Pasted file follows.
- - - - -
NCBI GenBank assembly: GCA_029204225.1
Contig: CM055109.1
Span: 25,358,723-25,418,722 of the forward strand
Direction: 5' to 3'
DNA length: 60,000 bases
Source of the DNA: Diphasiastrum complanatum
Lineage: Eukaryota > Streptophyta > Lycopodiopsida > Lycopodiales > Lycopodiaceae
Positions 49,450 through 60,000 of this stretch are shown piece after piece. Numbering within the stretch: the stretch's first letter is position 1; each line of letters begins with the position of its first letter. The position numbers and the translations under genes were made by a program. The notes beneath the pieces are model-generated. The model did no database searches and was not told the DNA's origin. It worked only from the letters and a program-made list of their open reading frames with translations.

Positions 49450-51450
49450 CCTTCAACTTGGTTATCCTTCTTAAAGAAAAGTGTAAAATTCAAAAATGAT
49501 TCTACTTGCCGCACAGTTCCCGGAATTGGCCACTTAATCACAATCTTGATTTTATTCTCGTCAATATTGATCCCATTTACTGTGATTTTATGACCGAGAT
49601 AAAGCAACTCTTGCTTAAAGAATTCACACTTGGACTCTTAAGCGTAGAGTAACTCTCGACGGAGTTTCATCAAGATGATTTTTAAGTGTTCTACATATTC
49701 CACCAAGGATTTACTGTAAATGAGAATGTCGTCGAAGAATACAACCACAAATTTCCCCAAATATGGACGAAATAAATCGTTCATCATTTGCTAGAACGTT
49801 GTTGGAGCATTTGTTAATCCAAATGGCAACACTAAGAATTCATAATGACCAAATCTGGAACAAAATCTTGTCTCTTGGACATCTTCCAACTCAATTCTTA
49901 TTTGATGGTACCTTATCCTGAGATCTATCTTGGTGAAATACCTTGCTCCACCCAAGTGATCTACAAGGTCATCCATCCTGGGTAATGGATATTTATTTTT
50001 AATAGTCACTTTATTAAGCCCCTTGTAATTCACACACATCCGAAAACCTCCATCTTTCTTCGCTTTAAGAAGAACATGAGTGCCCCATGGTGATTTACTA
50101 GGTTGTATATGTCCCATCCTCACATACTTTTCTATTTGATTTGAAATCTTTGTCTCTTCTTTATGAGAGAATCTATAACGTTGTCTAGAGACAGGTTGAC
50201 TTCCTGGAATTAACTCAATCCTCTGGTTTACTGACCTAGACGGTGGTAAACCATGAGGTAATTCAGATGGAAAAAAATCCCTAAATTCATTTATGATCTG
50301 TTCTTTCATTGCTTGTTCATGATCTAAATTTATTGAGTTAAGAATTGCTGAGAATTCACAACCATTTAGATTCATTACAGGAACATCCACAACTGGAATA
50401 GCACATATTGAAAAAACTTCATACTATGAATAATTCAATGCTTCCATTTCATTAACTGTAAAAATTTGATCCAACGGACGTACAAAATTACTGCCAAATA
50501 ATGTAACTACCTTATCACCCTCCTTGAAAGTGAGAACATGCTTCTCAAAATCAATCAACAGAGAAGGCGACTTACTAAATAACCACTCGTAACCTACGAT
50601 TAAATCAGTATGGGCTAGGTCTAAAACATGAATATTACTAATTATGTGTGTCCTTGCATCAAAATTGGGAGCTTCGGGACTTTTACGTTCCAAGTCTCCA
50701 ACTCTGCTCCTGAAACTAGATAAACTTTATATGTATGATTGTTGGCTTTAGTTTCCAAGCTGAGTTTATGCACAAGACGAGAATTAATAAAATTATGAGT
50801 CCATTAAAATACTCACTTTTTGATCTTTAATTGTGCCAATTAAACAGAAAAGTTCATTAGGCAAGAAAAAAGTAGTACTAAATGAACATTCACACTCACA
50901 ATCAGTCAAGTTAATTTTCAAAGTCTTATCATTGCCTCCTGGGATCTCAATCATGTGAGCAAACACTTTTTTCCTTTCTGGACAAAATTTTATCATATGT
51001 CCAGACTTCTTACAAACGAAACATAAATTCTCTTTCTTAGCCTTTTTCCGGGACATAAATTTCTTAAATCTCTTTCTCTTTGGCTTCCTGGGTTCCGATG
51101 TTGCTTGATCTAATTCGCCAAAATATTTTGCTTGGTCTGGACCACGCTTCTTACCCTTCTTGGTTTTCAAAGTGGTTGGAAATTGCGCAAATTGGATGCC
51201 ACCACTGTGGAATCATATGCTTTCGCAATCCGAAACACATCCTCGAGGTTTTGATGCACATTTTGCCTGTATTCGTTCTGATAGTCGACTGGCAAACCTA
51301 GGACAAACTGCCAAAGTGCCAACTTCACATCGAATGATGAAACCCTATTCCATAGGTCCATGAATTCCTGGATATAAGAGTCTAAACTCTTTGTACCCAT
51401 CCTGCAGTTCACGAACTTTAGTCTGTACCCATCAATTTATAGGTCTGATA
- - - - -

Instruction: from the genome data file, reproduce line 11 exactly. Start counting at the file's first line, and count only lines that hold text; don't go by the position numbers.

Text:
49501 TCTACTTGCCGCACAGTTCCCGGAATTGGCCACTTAATCACAATCTTGATTTTATTCTCGTCAATATTGATCCCATTTACTGTGATTTTATGACCGAGAT